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Survival games are pretty big right now, so we’ve decided to talk with Michael Hutchesson about the template of such projects for Unreal.
Sure thing. My name is Michael Hutchesson. I’m from Adelaide, Australia and I am currently trying to make my way in the world as a developer – my end goal is to be able to freely develop the many game ideas I have stored away in my brain, but in the meantime I’m making a living by trying to work out what other developers most need, in terms of ways to fast track their own development, and create those things within the Unreal Engine. To date, I’ve released three asset packs on the Unreal Engine 4 marketplace – “Survivor Vision”, which is a kind of vision effect that can be used to highlight things in the world (think of detective vision from the Batman Arkham franchise, or the many variants of this effect), “Quest Map and Navigation System”, which makes it a lot easier for people to plug in a world map system to their game and the “Multiplayer Survival Game Template” (UE Marketplace, Gumroad), which, as the name may suggest, is a template for making multiplayer survival games!
It’s been a pretty long ride to get to the point where I am able to live off of these sales, which started back when I was a kid in school (I’m 30 now). I was hanging around after school and came across two teachers making levels for Quake. I was pretty interested straight away, and within a few weeks have acquired my first ever computer and was elbows deep in making levels and mods. Eventually, real life came along as I grew up and I had to put game design in the background for less interesting jobs, becoming a department manager at a supermarket, then assistant manager at a pizza bar, and so on. Things really changed when I met my (now) fiancée though, who encouraged me to pursue things I actually enjoyed, rather than things that I did just for money… And with her support, a little over a year ago we cut down on spending, I dropped work and jumped back into UE4 (I had dabbled with it from time to time before) and here we are. Now I’m living off that (as well as contract work here and there), and whilst I certainly could do with a bit more income, I’m on my way to being able to support development of my own projects in due time.
To date, I’ve worked on a handful of game projects as a contractor, but most of these are not yet out, and I’m not really in a place to reveal them as they aren’t my own projects. I am still pretty new on the scene though, so my name doesn’t belong in any credits on anything big… not yet anyway!
Survival is hard to define. On the one hand, you have your everyday survival game which is all about being thrown into an unforgiving environment (usually wilderness or a destroyed city), trying to scrounge together the supplies you can to stave off hunger and thirst, whilst battling it out with other players, zombies, or whatever other random things the developer has thrown into the mix. On the other hand you have other games that don’t fit that mold at all – games like Minecraft, which might have a lot of those things, but definitely isn’t about surviving at it’s core. Or even games like This War of Mine, which does away with most of those things, but puts players in a 2D experience that is all about just trying to get through a series of awful events.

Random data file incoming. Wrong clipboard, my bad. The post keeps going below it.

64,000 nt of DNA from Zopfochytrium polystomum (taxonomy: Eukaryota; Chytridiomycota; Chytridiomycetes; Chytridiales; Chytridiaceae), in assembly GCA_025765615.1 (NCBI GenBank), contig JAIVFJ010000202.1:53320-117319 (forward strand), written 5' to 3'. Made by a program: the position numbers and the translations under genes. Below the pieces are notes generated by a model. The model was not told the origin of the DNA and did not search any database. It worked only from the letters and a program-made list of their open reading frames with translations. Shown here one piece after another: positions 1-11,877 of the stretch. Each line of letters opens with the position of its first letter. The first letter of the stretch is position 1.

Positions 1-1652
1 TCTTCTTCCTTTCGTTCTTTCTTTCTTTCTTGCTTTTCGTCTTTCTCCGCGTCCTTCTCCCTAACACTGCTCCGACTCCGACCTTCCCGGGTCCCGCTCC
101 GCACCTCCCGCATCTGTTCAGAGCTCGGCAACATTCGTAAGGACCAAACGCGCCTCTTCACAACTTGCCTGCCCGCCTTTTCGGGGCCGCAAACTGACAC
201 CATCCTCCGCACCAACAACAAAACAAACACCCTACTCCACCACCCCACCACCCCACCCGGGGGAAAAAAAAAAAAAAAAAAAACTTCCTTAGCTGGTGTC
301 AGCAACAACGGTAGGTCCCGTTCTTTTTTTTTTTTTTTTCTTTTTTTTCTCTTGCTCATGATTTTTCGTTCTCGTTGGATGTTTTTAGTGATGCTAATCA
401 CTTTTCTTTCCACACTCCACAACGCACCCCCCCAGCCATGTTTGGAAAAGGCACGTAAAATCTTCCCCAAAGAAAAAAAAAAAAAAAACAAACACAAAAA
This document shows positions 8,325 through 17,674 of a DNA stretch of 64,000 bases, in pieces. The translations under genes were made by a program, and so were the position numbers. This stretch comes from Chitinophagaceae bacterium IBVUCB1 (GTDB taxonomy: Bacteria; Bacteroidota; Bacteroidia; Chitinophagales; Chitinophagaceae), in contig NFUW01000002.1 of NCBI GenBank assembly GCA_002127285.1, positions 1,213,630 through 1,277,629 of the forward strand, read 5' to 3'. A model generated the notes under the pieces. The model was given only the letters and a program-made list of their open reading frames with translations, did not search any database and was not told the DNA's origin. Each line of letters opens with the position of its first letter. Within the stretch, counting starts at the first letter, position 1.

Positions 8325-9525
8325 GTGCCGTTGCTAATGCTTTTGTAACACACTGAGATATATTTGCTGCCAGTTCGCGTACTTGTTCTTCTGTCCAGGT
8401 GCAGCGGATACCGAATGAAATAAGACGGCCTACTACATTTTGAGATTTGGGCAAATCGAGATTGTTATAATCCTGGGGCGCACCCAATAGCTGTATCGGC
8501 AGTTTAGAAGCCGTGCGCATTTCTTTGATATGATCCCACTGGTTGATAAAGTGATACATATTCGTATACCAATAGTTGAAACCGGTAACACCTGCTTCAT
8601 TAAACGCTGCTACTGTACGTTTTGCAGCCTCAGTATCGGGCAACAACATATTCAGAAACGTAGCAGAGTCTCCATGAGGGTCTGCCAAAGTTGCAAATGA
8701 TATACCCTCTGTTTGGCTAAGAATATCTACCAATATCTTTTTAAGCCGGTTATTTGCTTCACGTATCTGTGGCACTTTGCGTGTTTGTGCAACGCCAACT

In my mind though, when most people are talking about survival games as a genre, we are looking to games like Day Z, Miscreated, H1Z1, Rust and Ark. Games that really put the player’s needs right up in your face and make the core gameplay loop almost a grind. Whereas traditional games are all about player power fantasies, survival games tend to be more about just trying to not die. Everything is geared towards making you fail and a good survival game, at least in my experience, tends to be more about how long you can avoid dying more than anything else.
Hunger, thirst, stamina, and a whole slew of different player stats really feed into this, and often are interrelated in interesting ways. Maybe your game has a heat mechanic, and if your players start to overheat, they get thirsty quicker. Then once they are dehydrated, that means they can’t run as far, or for as long. This then presents a situation where your player needs to move about the world to find resources to stand a chance of surviving, but their ability to do so is increasingly hindered. It can really present a lot of interesting challenges. With that in mind, I put as much of this stuff into the template I built as I could, including systems for player health, hunger, thirst, blood level, oxygen level, body and world temperature and more. I really think that, despite the onslaught of clones always hitting Steam Greenlight in this genre, there is still a LOT of space to grow in survival games.. it just takes the right team of people to find ways to make it more compelling.